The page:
The Clippers (18-7) tried to throw the game away when Wesley Johnson threw an inbounds pass to no one with 11.5 seconds left, and after Blake Griffin dove to save the ball, he slid out of bounds with 9.5 seconds left, awarding Portland the ball, down three. LA chose to foul McCollum with 7.9 seconds left and the Blazers guard made both free throws, drawing Portland within 118-117. 

But McCollum fouled JJ Redick before the ball was inbounded, awarding Redick a free throw, then after the Clippers inbounded, McCollum again fouled Redick with 6.5 seconds left and the 90.9 percent foul shooter made both. The foul before the inbound proved costly as Lillard raced downcourt and nailed a 3-pointer with 1.7 seconds left, drawing Portland within 121-120. 

The Clippers had one inbound deflected out of bounds and when they inbounded again, the clock ran out, hanging Portland with a 1-4 trip that started with a victory in Chicago.

The Clippers led 89-86 heading into the fourth after Johnson hit a tie-breaking three-pointer with 25.9 seconds left, capping a 33-point third quarter for LA. The Blazers fought back and went on a 10-0 run in the fourth to take a 101-96 lead with 7:20 left after Lillard hit him with a long pass that Crabbe converted for a layin. 

The Blazers took a 60-56 halftime lead on the heels of a 10-0 run late in the quarter that was fueled by its defense. The Blazers had stops on eight of the Clippers' final 10 possessions, which included two blocks by Mason Plumlee and the forcing of a 24-second shot clock violation. 

It was the seventh consecutive game the Blazers led at halftime, and the fourth consecutive loss when holding the halftime lead after starting the season 10-0 when leading after two quarters. It was a markedly better start than the last time the Blazers were in Staples versus this team. The Clippers on Nov. 9 took a 50-18 lead a nd led 61-32 at halftime en route to a 111-80 victory.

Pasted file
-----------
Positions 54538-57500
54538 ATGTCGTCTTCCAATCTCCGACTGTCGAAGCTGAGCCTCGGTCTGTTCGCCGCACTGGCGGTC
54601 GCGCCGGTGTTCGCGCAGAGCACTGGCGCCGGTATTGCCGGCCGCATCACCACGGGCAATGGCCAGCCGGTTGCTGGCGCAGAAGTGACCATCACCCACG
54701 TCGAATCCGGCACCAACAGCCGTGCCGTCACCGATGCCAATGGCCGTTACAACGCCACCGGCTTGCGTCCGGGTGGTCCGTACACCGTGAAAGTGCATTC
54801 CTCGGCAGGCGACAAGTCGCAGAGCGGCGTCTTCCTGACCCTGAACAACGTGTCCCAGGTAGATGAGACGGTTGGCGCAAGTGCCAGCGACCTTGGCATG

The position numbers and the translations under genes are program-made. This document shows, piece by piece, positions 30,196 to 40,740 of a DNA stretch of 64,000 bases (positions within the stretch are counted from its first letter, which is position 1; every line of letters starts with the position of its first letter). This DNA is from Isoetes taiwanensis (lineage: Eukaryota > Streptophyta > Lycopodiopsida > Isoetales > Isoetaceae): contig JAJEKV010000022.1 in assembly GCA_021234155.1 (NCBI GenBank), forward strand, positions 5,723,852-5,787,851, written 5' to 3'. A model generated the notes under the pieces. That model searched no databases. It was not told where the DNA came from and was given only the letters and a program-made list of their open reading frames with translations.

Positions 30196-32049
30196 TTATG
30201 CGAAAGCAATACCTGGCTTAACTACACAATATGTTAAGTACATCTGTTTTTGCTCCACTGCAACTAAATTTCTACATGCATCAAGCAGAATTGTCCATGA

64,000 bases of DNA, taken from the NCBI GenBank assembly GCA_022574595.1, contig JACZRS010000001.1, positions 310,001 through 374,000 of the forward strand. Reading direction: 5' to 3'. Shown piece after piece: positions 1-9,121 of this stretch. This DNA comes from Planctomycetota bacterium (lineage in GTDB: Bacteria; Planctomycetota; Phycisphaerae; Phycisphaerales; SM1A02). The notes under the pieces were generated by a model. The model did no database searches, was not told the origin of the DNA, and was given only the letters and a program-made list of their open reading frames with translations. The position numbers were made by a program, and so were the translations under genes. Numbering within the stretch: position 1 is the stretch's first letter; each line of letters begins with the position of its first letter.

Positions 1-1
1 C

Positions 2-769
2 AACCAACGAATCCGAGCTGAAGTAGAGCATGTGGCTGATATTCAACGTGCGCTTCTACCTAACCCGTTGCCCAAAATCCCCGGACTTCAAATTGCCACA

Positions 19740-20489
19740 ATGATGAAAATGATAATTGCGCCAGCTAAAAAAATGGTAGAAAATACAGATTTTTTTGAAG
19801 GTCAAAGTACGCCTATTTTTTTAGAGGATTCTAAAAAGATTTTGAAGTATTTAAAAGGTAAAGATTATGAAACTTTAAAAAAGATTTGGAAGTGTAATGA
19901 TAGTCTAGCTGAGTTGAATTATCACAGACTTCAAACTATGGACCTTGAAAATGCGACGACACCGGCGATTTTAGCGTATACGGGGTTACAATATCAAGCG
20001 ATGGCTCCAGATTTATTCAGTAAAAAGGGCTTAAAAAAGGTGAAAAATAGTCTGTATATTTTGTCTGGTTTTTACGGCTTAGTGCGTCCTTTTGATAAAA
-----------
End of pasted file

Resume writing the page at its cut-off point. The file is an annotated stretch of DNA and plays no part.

The Blazers were bolstered by the return of Al-Farouq Aminu, who not only returned from a back injury, but started for the first time since injuring his left calf on Nov. 8. He airballed his first shot, but then made his next four, including two three-pointers and was the primary defender of Griffin. Aminu finished with 10 points and four rebounds in 23 minutes. 

Turner had 15 poitns, six assists and four rebounds before being ejected and Crabbe added 13 points.

Griffin led the Clippers with 26 points, 12 rebounds and six assists and Chris Paul had 21 points and 14 assists. 

 

Next up: Oklahoma City at Blazers, 7:30 p.m. Tuesday (CSN/ESPN)

The Clippers gave the Trail Blazers a lesson Thursday night

The Clippers gave the Trail Blazers a lesson Thursday night

It was a fun game Thursday night in Moda Center. The LA Clippers are a unique team, capable of playing at a high level -- and aggravating at a high level, too. It's a shame that this game was their only appearance in Portland all season because Blazer-Clipper games always seem to have an edge to them.

The Clippers were too much for the Trail Blazers this time. I'm not saying Portland can't play at the Clippers' level, we know that's possible. But there isn't a big margin for error -- particularly when the Blazers lose their composure in the face of the usual flopping, whining and posturing by the Clips. But underneath all the histrionics, there are lessons to be learned from that game.

Yes, the Blazers can give LA a battle and even win sometimes. But it's going to take a lot better performance by Portland. For one thing, it's going to require much more consistent shooting, particularly from long range, to come out on top against the more talented and more physical teams in the league. The Trail Blazers open games with a small lineup and often get smaller as the game goes along. That comes with a price.

It's fine against run-of-the-mill teams but when you play against size and muscle, you better make three-point field goals because if it becomes a game of two-pointers the size and strength become much more of a factor. The Trail Blazers were 4-for-18 from three-point range in this game and that's just not going to cut it against the premier teams, which also happen to be among the most physical teams.

And I'm not necessarily talking about height, I'm talking about bulk, too. Mason Plumlee (255 pounds) and Al-Farouq Aminu (220) aren't necessarily short compared to Blake Griffin (251) and DeAndre Jordan (listed at 265 but come on, he's a grand piano heavier than Plumlee) -- but they're in a much different weight class.

Portland can play a bigger, more physical lineup but chose not to do it. Meyers Leonard -- whose outside shooting and physical defense on Jordan might have made a difference -- did not play. He's been beaten out, apparently, by Noah Vonleh for that rotation spot up front, at least temporarily. The Trail Blazer bench was annihilated by the LA reserves 45-20 and that was unexpected. But Portland's only three-point shooter off the bench, Allen Crabbe, missed his only two attempts from that distance. The Blazer reserves went 0-for-4 from long range and were outhustled.